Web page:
The Biology of Vocation


There was a time when, on this blog, I posted a couple of times a week about some new discovery from the natural world or about some oddity or creature feature that amazed me. That, after all, is who I am: a professional and professed tree hugger.

That crowd of former biology-receptive readers has wandered off elsewhere, so I don’t have so much to say about my private delight in the natural world, where even here on the back nine, I continue to marvel at what we learn and at what we still don’t know about the world of living things.

This study of the role of bioluminescence in deep sea sharks would have been something I would have researched  and offered in a summary editorial here at one point in the past. Some of these bio-musings would have gone on to become newspaper columns in the Floyd Press. Now, here’s a picture for you look at, and I won’t burden you with my oooohs and ahhhhs.

But I guess the point is that, coming from my reunion gathering just two days ago, I contrast my peculiar interests to those of so many of my classmates I spoke with. I don’t think I heard from anyone else who had found a profession in the natural sciences, and there were a whole bunch who had become engineers.

And let’s face it folks: engineers are wired differently.  I’m not saying they are weird, though some of course will be. They just see the world  through different lenses, and apparently each  had a passion early on that sent them into that profession. What? The power of measurement, the control over material bits, the beauty of design and implementation as a kind of industrial art?

And the language and perception that comes from that mechanico-technical point of view lets them see patterns (like the one on this chain shark) that others like me cannot see. And so, for those of us who have a more organic view of our shared ecology.

So, that’s all. Just thinking about where our passions and curiosities come from and the deep oceans or high mountains to which those early avocations drive us. And here we are, my age peers and I, looking back at that past through the fuzzy lens of baby-boomer eyes at how we came to be who and where we are today.

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Fred First holds masters degrees in Vertebrate Zoology and physical therapy, and has been a biology teacher and physical therapist by profession. He moved to southwest Virginia in 1975 and to Floyd County in 1997. He maintains a daily photo-blog, broadcasts essays on the Roanoke NPR station, and contributes regular columns for the Floyd Press and Roanoke's Star Sentinel. His two non-fiction books, Slow Road Home and his recent What We Hold in Our Hands, celebrate the riches that we possess in our families and communities, our natural bounty, social capital and Appalachian cultures old and new. He has served on the Jacksonville Center Board of Directors and is newly active in the Sustain Floyd organization. He lives in northeastern Floyd County on the headwaters of the Roanoke River.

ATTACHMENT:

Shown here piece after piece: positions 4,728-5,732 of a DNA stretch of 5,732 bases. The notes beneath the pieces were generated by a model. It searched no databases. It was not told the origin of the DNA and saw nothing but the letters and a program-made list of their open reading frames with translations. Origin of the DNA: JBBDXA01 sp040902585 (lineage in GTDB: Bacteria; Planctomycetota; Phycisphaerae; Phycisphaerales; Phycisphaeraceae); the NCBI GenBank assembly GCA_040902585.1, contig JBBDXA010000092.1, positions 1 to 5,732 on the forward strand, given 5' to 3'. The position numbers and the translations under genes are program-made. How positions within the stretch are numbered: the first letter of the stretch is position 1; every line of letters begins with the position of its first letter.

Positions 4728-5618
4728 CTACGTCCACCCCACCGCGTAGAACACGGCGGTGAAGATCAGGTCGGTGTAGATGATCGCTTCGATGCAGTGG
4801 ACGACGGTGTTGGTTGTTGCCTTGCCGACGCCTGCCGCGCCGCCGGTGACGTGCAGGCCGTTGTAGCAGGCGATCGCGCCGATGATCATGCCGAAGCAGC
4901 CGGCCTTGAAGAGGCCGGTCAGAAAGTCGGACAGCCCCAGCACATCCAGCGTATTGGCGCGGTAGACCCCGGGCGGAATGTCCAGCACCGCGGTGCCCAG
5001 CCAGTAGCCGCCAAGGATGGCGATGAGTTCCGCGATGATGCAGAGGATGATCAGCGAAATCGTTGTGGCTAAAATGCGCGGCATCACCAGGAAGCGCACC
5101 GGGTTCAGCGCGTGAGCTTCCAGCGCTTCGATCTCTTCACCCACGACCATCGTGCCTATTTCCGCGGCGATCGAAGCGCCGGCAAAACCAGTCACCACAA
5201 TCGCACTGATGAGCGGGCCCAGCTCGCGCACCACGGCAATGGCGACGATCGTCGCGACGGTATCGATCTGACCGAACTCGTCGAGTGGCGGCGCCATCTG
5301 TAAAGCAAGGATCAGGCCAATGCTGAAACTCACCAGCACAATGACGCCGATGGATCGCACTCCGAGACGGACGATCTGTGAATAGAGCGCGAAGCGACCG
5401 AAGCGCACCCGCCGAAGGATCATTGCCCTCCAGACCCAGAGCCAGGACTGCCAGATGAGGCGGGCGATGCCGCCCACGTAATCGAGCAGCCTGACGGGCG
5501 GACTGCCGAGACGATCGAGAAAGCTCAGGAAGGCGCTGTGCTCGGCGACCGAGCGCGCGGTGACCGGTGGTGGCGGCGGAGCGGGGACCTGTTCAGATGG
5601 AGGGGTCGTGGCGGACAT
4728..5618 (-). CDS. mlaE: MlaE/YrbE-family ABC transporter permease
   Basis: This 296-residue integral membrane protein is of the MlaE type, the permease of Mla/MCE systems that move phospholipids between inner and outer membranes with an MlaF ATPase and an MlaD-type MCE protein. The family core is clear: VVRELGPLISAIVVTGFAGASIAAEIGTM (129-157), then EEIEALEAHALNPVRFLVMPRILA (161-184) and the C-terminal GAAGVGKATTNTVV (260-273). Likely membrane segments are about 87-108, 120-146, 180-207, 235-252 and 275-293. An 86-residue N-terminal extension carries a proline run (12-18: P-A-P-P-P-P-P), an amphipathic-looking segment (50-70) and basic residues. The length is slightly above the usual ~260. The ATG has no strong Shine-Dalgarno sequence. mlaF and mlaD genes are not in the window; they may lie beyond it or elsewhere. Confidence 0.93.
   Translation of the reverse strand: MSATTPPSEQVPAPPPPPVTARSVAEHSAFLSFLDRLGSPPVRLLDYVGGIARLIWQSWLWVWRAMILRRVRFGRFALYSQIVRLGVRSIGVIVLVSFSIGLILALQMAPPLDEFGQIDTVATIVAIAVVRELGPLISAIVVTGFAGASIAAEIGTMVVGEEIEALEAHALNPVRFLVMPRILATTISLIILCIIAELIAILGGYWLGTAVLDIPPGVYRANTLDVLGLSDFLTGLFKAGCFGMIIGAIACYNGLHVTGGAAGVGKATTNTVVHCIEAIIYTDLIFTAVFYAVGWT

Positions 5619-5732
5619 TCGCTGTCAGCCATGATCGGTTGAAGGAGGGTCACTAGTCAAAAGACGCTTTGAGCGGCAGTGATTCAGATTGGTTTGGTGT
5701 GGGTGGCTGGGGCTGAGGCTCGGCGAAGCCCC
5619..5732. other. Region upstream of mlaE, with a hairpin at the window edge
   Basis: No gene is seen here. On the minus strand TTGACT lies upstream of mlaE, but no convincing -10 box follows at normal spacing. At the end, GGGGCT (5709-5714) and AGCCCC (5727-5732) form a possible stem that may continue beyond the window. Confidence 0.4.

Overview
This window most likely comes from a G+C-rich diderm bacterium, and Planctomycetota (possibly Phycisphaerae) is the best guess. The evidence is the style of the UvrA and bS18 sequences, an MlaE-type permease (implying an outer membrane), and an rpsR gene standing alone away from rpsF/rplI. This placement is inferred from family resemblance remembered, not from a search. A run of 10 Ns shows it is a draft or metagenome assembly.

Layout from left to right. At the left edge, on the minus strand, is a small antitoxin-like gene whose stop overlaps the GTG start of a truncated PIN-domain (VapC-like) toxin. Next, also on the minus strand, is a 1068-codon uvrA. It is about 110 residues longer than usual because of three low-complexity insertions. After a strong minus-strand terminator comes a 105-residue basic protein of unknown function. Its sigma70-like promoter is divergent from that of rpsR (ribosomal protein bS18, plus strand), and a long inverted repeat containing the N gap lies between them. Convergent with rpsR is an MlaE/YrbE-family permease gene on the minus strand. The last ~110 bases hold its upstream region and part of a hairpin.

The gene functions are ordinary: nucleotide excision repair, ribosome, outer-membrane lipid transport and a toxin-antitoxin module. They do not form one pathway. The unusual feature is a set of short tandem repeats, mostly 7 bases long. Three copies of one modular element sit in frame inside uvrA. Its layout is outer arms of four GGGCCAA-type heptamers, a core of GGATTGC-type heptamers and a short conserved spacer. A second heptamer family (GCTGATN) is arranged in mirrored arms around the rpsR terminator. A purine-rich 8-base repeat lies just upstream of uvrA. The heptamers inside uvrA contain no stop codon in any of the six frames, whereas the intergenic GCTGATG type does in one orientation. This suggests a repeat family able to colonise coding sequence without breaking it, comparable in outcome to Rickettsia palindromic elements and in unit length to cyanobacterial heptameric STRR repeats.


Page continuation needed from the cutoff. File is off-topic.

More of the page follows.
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  1. I trace my love of science to an excellent (female) high school chem teacher. I got so xcited about atomic structure I entered college to be a nuclear physicist. I soon discovered that higher math was not my bag. I signed up for a Botany class to satisfy my life science requirement, and ran into the most charismatic professor of my career: A. J. Sharp, a world expert on mosses. I switched my major to Botany and so began my lifelong interest in the natural sciences. Boy, has my life ever been enriched, both for careers and avocations. So grateful to Dr. Sharp.

  2. So, where do you put us environmental engineers? Cross-circuited? Or just weird enough to enjoy your blogs?

  3. Oooo good question. Right-brain left-brainers maybe? Having not known any engineers who applied math and physics or chemistry towards environmental issues, I can’t say anything about the wiring, but I’m glad it happens!